- Letter: Of Consolation.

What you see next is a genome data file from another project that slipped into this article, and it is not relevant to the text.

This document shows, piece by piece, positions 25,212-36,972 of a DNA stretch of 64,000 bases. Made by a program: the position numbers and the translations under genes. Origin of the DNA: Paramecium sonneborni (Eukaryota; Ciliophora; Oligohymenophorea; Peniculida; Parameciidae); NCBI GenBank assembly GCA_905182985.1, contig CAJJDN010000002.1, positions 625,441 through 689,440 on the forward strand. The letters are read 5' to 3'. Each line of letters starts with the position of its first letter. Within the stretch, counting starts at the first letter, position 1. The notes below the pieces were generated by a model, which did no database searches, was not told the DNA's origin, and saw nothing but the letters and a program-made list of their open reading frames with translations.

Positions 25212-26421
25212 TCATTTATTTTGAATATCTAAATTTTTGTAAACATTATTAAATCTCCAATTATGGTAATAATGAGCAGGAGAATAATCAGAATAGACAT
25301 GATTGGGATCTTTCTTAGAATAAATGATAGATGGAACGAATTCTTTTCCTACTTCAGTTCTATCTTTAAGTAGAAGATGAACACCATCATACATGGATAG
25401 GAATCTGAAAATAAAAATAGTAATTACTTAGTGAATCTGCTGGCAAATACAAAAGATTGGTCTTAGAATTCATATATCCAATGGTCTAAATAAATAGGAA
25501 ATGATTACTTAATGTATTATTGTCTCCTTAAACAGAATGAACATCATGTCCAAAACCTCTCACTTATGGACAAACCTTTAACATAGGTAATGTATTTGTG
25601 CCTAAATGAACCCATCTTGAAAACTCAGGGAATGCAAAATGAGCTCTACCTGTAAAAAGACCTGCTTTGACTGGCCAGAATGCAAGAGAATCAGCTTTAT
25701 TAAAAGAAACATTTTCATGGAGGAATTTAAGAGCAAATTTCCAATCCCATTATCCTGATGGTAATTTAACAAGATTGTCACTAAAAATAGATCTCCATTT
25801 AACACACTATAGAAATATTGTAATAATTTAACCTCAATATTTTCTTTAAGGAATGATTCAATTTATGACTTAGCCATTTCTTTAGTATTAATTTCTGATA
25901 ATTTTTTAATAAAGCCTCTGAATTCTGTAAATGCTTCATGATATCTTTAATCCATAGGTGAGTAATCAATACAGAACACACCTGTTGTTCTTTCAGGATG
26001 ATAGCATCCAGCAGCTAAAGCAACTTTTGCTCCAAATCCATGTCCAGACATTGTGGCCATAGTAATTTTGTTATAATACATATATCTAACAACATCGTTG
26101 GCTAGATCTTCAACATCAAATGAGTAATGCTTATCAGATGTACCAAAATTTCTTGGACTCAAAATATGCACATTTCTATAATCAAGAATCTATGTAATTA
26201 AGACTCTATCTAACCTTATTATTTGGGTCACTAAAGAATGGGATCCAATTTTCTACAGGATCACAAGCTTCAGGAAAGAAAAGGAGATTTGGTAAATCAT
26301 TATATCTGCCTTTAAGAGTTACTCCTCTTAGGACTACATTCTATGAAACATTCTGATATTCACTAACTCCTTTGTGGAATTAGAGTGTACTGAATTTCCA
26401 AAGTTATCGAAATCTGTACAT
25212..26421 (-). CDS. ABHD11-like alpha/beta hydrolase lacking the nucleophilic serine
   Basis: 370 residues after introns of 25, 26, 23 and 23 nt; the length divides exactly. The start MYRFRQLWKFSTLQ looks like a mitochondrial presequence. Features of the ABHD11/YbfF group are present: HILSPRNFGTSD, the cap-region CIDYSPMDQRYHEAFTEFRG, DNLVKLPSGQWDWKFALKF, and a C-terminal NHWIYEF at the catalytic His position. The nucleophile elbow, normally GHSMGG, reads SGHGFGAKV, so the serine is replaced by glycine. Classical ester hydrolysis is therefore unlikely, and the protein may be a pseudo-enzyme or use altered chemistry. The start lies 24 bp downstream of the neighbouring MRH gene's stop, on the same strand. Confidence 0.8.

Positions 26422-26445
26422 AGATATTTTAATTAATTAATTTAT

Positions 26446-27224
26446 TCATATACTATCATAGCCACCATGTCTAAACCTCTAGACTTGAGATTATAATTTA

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| | 225 Letters of Consolation seem to mitigate any evil or adversity that hath befaln a friend, which being various cannot well have one remedy applied to them. If the evil be but small, alledg they have no such great cause for their sorrowing, the subject not deserving it; that they ought to have courage; for pusillanimity wrongs the reputation; or if it be great, insist that it will not last long: But if the disaster be very great indeed, you must then aknowledg how much you are concerned in his or her sufferings, and that having so great a share in her misfortune, you are fitter to condole than comfort her therein, yet however the interest of alliance or friendship obliges you to apply some lenitive: That you cannot perswade her from grieving, for that would argue inhumanity; having sustain'd so great a loss of a Husband, a Wife, Father, Mother, etc. but hope she or he will not be so heartless as to be carried away in the torrent of a fruitless grief; that Reason must be used: for Nature is not obliged to alter its course to please him or her particularly, and exempt it self for the sake of one from those Laws to which the whole world is subject. In short, when a misfortune cannot be withstood, immoderate grief doth but exasperate it; and that being a Christian, there ought to be a submission to Gods Will, and subscribe with a prayer to the Almighty, to give him or her patience to overcome this great affliction.